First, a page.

Gioia noted Richmond is unique for having had an annual Juneteenth parade and festival years before Juneteenth was recognized as a federal holiday in 2021.

“Richmond has had a great history of winning struggles,” Gioia said. “It is important for us to continue that work.”

“We all have the responsibility to uplift and celebrate how people persevered and continue to persevere in the face of challenge.”

Gioia said that is why the County has an Office of Racial Equity and Social Justice.

“I was just talking to the school board and superintendent about the work we’re doing, and the superintendent was talking about their equity plan for the school district, so it all comes together,” Gioia said. “Agencies working together.”

Richmond City Councilmember Doria Robinson, who helped carry the City Council banner in the parade alongside some of her Council colleagues, said Juneteenth is a celebration of perseverance.

“It’s the day where everyone…can reflect on what happened with slavery and can realize that we all carry that burden,” Robinson said, “and that we all have the responsibility to uplift and celebrate how people persevered, and continue to persevere in the face of challenge.”

Added Councilmember Cesar Zepeda, “Richmond has been at the forefront of making sure that our community is aware of Juneteenth. And just more recently, people are finding out about Juneteenth and celebrating it in their cities. Once again Richmond is at the forefront.”

Fast on the heels of Juneteenth, Richmond will get a jump on Independence Day by celebrating along the waterfront Wednesday, July 3.

The City of Richmond will celebrate the “3rd of July Fireworks & Celebration” July 3 from 5-10 p.m. at Marina Bay Park. The fireworks will start at 9:15 p.m., with the show lasting approximately 20 minutes. Along with the fireworks, festivities will include live music, a selection of food choices and an interactive Fun Zone for the kids. Marina Bay Park is located at Marina Bay & Regatta Blvd. in Richmond.

Also on Wednesday, July 3, “Fireworks at the Point at Riggers Loft Wine Company” will take place from 6-10 p.m. Andre Thierry, a.k.a. “the Zydeco king,” will entertain the crowd while they enjoy a choice of cuisine from five food tents prepared by Chef Frank Miller.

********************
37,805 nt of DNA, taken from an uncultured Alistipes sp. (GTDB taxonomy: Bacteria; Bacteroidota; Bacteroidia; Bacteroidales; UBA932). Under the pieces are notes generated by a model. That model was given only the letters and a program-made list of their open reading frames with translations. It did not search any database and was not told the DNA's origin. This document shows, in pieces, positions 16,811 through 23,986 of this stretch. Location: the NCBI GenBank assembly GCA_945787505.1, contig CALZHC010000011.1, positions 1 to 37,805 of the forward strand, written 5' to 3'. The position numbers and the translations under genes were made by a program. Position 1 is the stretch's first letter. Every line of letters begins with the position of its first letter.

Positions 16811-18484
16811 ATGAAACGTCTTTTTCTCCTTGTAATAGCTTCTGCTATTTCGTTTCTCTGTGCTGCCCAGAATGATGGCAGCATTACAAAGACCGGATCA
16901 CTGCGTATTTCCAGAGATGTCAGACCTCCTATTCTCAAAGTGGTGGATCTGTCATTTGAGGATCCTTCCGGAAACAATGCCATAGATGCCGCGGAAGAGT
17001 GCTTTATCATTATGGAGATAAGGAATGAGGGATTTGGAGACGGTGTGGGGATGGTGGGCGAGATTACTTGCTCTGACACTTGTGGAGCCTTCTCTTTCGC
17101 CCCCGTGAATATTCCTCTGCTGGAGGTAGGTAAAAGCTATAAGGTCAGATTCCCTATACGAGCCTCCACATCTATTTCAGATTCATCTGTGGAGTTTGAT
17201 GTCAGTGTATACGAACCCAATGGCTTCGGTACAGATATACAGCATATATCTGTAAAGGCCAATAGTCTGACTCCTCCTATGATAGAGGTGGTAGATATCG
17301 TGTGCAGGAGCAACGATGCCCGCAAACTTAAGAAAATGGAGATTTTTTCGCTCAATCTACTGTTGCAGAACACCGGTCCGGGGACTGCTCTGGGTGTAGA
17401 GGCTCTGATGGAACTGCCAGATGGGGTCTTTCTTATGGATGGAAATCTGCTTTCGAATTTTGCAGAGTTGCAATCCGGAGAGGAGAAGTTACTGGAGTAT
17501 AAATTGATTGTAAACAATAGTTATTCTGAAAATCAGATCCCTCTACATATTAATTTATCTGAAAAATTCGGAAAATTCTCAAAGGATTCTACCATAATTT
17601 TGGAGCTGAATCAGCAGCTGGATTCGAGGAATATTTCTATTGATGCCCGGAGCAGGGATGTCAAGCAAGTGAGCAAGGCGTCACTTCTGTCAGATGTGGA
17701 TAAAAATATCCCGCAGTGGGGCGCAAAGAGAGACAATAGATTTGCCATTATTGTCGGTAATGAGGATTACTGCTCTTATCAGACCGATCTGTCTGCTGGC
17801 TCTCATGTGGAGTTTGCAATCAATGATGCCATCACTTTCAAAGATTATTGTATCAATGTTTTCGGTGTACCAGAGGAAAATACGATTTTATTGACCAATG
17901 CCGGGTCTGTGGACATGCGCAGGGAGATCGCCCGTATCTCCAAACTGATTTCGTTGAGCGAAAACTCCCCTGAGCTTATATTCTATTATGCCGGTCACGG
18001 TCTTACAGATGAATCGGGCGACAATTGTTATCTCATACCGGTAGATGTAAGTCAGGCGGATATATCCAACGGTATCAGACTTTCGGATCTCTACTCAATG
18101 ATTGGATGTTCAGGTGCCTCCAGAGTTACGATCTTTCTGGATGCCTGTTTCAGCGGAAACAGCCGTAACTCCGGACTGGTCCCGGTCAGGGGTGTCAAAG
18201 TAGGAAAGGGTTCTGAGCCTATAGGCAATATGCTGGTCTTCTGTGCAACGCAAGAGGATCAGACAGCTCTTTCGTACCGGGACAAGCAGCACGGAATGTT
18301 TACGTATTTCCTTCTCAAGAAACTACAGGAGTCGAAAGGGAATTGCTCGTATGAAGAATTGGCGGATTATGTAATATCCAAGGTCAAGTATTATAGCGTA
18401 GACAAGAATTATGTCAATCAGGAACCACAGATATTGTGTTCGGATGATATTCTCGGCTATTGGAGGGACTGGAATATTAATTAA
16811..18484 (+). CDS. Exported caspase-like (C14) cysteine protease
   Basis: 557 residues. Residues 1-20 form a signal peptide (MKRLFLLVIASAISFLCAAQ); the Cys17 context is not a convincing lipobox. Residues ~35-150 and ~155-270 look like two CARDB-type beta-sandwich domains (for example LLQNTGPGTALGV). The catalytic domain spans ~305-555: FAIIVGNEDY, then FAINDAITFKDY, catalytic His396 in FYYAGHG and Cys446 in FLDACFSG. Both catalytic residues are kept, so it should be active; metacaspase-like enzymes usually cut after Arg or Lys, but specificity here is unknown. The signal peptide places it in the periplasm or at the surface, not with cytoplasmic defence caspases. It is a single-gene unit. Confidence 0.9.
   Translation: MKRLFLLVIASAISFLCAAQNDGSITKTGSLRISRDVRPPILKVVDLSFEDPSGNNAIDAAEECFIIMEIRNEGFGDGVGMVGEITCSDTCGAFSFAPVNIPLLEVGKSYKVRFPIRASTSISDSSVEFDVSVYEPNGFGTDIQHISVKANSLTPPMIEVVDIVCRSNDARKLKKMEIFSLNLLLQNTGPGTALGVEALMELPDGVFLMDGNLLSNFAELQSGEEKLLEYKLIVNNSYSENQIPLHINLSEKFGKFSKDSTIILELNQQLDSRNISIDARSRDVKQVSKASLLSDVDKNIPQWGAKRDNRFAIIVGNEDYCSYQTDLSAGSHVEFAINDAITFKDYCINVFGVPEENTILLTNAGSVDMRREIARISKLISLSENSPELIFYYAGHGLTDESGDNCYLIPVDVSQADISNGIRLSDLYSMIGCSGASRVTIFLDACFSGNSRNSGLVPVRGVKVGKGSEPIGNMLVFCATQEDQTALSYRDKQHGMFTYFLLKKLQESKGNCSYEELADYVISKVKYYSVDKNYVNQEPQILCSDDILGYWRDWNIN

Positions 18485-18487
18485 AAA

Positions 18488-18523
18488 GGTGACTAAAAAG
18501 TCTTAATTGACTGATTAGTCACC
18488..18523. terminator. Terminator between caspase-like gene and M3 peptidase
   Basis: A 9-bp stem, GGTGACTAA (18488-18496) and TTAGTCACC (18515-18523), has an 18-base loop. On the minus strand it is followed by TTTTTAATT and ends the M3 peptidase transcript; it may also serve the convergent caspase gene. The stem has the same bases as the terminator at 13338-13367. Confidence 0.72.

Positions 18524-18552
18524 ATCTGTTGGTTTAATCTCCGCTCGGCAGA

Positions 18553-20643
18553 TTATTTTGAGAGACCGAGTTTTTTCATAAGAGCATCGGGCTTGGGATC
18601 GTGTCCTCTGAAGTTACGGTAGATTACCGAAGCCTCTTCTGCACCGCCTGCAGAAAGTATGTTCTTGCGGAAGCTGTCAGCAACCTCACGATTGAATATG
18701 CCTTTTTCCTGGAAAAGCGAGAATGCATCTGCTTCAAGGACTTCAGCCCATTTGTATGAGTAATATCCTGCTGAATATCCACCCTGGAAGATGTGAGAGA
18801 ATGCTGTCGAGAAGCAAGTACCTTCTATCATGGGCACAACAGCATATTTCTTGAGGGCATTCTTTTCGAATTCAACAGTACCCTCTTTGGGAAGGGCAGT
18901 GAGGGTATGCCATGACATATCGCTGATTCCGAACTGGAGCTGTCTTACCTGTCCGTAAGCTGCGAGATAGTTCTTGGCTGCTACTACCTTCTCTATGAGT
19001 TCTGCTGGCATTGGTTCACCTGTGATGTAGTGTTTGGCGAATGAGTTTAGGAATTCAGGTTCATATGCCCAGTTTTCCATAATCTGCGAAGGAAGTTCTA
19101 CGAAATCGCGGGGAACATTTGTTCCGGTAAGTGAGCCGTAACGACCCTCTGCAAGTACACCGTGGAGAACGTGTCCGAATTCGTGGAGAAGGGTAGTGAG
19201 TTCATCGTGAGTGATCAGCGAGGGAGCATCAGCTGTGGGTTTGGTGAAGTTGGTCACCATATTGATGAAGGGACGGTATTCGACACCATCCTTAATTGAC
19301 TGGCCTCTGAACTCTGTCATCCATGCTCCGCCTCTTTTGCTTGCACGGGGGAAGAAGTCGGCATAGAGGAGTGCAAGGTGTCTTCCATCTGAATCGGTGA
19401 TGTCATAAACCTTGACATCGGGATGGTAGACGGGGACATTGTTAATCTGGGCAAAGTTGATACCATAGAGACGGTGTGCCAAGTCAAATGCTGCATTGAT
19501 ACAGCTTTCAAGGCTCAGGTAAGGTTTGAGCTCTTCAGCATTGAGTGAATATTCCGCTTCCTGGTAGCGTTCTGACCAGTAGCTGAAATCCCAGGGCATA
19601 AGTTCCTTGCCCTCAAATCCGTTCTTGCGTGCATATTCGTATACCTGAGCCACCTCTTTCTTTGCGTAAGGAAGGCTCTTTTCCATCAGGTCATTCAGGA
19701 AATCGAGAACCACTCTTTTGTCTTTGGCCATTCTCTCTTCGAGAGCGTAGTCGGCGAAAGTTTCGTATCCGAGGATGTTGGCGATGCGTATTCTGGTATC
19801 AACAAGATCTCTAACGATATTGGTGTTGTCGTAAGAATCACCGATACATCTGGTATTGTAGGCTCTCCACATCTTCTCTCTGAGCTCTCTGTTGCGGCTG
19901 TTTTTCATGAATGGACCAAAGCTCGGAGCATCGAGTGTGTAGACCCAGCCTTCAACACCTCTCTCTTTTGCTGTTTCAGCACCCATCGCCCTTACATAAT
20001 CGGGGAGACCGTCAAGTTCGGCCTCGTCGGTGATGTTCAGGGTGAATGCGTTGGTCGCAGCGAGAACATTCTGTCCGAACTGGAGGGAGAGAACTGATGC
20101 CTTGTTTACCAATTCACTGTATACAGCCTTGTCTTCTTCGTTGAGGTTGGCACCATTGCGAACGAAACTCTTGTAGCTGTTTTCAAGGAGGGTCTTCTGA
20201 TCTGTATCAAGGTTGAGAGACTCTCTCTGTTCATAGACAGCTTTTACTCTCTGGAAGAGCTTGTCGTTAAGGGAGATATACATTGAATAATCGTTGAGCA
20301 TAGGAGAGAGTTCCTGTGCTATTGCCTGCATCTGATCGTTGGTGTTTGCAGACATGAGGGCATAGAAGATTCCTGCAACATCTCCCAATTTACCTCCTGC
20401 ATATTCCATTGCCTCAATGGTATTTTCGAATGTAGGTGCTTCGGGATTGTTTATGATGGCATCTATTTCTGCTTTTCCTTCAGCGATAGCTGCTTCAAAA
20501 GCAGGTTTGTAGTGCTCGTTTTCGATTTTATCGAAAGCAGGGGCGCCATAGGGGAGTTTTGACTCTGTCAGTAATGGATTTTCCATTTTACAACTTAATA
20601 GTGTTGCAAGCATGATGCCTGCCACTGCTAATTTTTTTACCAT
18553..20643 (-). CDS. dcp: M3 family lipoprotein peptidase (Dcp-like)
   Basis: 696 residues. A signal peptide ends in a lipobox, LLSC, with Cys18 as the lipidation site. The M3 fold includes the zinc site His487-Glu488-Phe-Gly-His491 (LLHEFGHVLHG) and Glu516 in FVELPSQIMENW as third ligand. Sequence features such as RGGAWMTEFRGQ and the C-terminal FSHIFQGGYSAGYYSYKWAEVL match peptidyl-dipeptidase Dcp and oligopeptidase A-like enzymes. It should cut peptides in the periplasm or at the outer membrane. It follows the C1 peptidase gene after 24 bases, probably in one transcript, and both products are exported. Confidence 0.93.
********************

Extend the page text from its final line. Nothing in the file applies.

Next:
Games, wine, cider, and sodas will also be part of the mix. At 9:15 p.m., the venue—and its bayside patio—are perfectly poised to take in the City of Richmond’s fireworks show, for which beach chairs and blankets are suggested.

Tickets are $35 for adults, $15 for those under 21 and free for kids 5 and under. Purchase tickets here and find Riggers Loft at 1325 Canal Blvd. in Richmond.

For those heading to San Francisco on the Fourth of July, the city’s fireworks are set off via two locations in front of Fisherman’s Wharf: The end of Municipal Pier and barges in front of Pier 39. Transit options from Richmond to San Francisco include the San Francisco Bay Ferry, which will operate on a weekend schedule from Thursday, July 4, through Sunday, July 7—learn more https://sanfranciscobayferry.com/holiday-ferry-schedule

BART will run a Sunday schedule (8 a.m. until midnight) on Independence Day— go to https://www.bart.gov/guide/holidaysfor more information. And visit AC Transit for info on catching a bus.

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Bay Area

The Waiting Begins, Oakland Passes Budget With Uncertainty of Coliseum Funds Coming to Save Them

After 12 hours of deliberation over two days, the Oakland City Council passed their mid-cycle budget Tuesday afternoon. This budget is contingent on the city receiving $105 million from the sale of the Coliseum stadium. Oakland is currently in the process of selling their half of the 112-acre stadium complex, where the A’s are playing their last season before heading to Sacramento, to the African American Sports and Entertainment Group (AASEG) as part of Mayor Sheng Thao’s plan to eliminate the over $100 million shortfall for this year’s budget.